Hungry Will Sparrow is on the run. He stole a cold rabbit pie and the man who owned him announced he was going to sell Will as a climbing boy in the city. Will knows his life will be short and harsh in the chimneys. So, using his speed he is putting as much distance between himself and the angry owner as he can.
Set in 1599 this is Will's story. His mother dead and his father dead-drunk, Will has no home and has no family and has no one to care for him. His new life will be one of berries and thieving until his path crosses that of travelers and conjurers and magicians who make their money at local fairs entertaining the folk with sleight of hand and trickery. Will bounces from one character to another in search of a place to belong and a penny or two to buy some bread, an apple or perhaps some beef ribs. Eventually he finds Mr. Tidball, owner of a caravan of oddities and exhibits.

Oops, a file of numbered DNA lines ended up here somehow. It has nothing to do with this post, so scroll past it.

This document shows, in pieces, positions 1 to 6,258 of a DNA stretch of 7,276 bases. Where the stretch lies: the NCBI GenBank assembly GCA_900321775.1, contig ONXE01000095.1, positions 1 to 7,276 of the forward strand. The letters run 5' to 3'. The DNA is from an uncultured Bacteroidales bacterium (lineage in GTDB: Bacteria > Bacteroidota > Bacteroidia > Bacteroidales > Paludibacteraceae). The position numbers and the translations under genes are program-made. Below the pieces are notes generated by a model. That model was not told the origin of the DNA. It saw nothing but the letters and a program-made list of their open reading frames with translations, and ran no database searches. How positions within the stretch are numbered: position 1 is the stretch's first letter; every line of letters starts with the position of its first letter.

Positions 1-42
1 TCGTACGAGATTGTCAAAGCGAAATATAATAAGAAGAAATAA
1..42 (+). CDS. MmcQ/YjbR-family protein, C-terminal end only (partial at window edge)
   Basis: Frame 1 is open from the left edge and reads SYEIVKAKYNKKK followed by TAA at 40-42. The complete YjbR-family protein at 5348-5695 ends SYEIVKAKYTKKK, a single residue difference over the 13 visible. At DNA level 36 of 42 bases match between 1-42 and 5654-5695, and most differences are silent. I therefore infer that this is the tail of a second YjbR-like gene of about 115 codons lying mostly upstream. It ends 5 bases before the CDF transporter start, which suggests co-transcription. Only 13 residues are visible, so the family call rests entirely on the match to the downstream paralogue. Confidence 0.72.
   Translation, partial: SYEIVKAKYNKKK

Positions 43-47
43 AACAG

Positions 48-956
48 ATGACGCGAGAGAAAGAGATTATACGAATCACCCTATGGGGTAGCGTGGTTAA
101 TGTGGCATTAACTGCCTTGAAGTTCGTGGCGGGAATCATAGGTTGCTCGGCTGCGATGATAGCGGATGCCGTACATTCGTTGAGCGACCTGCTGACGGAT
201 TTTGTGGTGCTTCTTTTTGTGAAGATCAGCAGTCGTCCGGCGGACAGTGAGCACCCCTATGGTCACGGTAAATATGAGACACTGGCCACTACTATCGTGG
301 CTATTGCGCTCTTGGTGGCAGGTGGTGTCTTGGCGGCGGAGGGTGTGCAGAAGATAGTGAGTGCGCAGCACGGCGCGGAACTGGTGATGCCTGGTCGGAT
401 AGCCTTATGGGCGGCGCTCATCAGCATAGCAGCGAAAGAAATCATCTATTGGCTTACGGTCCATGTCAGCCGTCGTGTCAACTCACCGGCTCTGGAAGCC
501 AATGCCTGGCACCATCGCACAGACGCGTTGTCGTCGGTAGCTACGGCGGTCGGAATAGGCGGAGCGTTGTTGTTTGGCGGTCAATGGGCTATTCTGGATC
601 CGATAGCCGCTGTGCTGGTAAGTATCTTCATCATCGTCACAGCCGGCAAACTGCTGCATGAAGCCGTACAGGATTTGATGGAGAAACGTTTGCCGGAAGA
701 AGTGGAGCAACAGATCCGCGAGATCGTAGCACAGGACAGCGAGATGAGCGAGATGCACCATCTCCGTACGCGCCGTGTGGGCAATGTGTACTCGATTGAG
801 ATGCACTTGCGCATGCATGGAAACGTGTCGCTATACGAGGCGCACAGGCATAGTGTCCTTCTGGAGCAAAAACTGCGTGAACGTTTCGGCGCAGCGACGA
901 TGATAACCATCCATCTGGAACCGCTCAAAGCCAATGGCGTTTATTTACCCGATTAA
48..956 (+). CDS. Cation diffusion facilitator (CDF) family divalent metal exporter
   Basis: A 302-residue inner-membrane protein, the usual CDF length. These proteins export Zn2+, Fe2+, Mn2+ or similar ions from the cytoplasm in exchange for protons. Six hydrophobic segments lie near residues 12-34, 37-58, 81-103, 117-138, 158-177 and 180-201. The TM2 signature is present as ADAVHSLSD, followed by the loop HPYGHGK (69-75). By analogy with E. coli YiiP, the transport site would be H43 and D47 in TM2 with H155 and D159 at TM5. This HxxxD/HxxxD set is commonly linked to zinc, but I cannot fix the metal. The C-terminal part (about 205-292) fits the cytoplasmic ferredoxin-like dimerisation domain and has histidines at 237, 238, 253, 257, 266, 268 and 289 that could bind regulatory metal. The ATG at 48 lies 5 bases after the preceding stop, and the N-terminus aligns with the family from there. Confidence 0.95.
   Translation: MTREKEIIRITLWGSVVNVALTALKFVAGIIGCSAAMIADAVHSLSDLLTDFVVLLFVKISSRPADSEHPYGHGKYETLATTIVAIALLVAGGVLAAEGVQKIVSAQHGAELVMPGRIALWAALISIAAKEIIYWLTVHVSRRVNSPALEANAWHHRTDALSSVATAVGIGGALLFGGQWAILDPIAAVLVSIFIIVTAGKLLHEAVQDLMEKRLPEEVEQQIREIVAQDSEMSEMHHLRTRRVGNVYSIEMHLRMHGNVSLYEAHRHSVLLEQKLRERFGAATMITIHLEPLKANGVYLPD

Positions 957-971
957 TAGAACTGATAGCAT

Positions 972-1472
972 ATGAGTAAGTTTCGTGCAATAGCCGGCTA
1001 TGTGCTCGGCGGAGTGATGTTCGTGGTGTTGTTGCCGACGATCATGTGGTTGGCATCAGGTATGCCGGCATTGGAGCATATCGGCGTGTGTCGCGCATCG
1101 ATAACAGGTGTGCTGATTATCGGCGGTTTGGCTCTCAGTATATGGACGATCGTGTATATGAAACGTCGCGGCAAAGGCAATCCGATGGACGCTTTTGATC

Mr. Tidball promises Will two pennies a day for his help driving the wagon and caring for the horse. The oddities include a dwarf named Fitz, a blind juggler named Benjamin and a cat-faced girl named Greymalkin. Will fears the cat-girl and looks down on Fitz for his drunken brawling. But, life is not always what it appears on the surface. Just who are the good guys and truth tellers in this world of thieves and liars.
Welcome to Elizabethan England with all of its smells, injustices, poverty and hope. These travelers are finding their way from town to town and from fair to fair to make a living. But they also offer each other the eternal gifts of friendship, loyalty, and love. If a blind man can become a juggler instead of giving up on life, what can a boy of Will's spirit achieve? How much can a boy take before he simply chooses to slip into the muck and the darkness?
This is as much a story of any era and any one of us as we look at the balls that get thrown at us and decide if we will throw them back, juggle them or simply suffer the bruises and be knocked down. 216 pages Ages 8-12 (Barb)